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Becoming a Firefighter: The Two-Year Plan

Becoming a Firefighter: The Two-Year Plan

Battalion Chief Paul Lepore

If still in high school look into a Regional Occupational Program (ROP).

Many local fire departments have community outreach recruitment programs.

Graduate from high school or obtain your GED.

A diploma is much preferred. Talk with a counselor at a community college that offers fire science courses.

Set up a course curriculum that allows you to obtain a two-year degree in fire science. If the local college does not offer a fire science program, find one that does.

This curriculum should also allow you to complete the prerequisite courses for a fire academy.

Take an Emergency Medical Technician Course (EMT).

This will accomplish a few things. First of all, it is a course required by most departments. It will also let you know if this profession is for you. If you find you can’t handle the sight of blood or helping people during crises, the fire service may not be for you.

Enroll in a state certified fire academy.

Many departments require completion of a Firefighter 1 Academy prior to taking the entry-level exam.

Completion of a fire academy prior to being hired will greatly enhance a candidate’s chance of successfully completing the fire department’s academy. Many fire departments have a 25 – 30% failure rate.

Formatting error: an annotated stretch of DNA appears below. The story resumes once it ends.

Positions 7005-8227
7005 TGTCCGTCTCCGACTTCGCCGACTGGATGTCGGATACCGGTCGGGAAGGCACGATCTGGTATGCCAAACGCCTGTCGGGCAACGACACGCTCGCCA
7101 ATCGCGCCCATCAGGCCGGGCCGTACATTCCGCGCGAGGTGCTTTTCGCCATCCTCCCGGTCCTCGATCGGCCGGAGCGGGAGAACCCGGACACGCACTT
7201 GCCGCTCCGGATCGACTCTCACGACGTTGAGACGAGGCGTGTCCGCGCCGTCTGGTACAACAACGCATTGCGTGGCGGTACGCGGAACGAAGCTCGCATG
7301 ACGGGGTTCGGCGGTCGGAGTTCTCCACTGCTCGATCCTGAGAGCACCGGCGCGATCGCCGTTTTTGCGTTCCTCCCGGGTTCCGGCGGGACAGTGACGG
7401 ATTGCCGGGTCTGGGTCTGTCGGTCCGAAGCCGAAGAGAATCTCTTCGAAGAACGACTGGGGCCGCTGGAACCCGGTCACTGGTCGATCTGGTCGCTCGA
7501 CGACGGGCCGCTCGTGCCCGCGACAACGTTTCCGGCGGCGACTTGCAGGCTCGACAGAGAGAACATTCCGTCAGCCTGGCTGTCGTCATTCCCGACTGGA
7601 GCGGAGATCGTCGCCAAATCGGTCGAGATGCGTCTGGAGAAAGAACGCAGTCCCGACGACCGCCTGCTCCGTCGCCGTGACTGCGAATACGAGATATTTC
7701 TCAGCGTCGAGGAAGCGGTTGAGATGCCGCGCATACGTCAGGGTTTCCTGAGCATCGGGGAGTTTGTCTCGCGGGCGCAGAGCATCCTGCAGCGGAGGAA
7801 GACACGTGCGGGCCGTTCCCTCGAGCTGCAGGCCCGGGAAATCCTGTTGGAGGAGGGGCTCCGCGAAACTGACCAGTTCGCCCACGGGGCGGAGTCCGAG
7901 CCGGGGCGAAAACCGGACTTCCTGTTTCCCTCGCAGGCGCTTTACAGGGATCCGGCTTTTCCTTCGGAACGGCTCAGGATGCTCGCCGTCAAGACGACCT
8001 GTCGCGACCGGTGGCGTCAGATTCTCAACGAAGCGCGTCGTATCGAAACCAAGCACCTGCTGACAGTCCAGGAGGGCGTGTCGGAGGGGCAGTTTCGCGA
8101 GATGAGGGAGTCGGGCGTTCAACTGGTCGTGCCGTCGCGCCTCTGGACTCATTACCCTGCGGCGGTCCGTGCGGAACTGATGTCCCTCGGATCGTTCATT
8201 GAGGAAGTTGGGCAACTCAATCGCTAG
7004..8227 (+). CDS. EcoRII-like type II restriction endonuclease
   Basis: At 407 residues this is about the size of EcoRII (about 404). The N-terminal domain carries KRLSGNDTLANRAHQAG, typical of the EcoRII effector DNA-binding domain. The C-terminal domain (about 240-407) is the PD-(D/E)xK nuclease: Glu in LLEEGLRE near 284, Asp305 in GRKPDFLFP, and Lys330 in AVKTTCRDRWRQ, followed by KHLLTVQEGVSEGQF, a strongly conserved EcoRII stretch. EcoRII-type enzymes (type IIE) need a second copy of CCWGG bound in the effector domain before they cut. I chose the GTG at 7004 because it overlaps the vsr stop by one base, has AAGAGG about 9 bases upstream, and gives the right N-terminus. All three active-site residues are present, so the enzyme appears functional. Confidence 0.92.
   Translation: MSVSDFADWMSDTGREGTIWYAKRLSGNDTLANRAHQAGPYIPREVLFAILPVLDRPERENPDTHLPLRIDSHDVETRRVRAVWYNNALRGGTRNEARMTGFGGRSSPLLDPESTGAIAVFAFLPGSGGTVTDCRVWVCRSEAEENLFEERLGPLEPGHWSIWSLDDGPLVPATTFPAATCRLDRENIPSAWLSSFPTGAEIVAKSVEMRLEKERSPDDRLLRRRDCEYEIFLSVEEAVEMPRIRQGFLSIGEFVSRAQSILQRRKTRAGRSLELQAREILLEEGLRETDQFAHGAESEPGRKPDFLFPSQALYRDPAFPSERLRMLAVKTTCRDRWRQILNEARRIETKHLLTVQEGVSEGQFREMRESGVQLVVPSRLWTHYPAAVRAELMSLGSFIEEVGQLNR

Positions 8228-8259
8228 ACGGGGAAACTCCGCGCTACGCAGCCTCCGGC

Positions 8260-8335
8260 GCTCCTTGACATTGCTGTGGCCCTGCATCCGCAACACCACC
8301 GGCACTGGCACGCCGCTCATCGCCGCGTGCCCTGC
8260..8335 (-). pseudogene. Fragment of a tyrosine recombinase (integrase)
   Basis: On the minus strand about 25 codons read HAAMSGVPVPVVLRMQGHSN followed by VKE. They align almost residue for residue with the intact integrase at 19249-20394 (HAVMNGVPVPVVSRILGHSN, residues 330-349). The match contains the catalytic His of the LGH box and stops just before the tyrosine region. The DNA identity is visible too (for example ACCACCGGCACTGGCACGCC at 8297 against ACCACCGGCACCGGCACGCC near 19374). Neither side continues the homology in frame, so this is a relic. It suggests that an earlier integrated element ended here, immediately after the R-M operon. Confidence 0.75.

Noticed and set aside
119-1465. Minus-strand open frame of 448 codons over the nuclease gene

Find out if your community has either a fire department volunteer program or Fire Explorers.

Volunteering in the fire department is an excellent way to gain real life experience. This exposure will also allow you to determine if this is indeed the right career choice for you.

Volunteer in your community.

Find something that you are interested in and volunteer your time: church, sports, hospital, YMCA, Red Cross, etc. It doesn’t matter. Get involved. Volunteering is something that should be done because it’s the right thing to do, not because it will look good on a firefighter application.

Firefighters are self-motivated and have historically been involved in their communities. The perception is that if you are helping out in your community now, you will be the type who will likely continue to stay involved after you are hired, helping out in various committees and groups both on and off the job.


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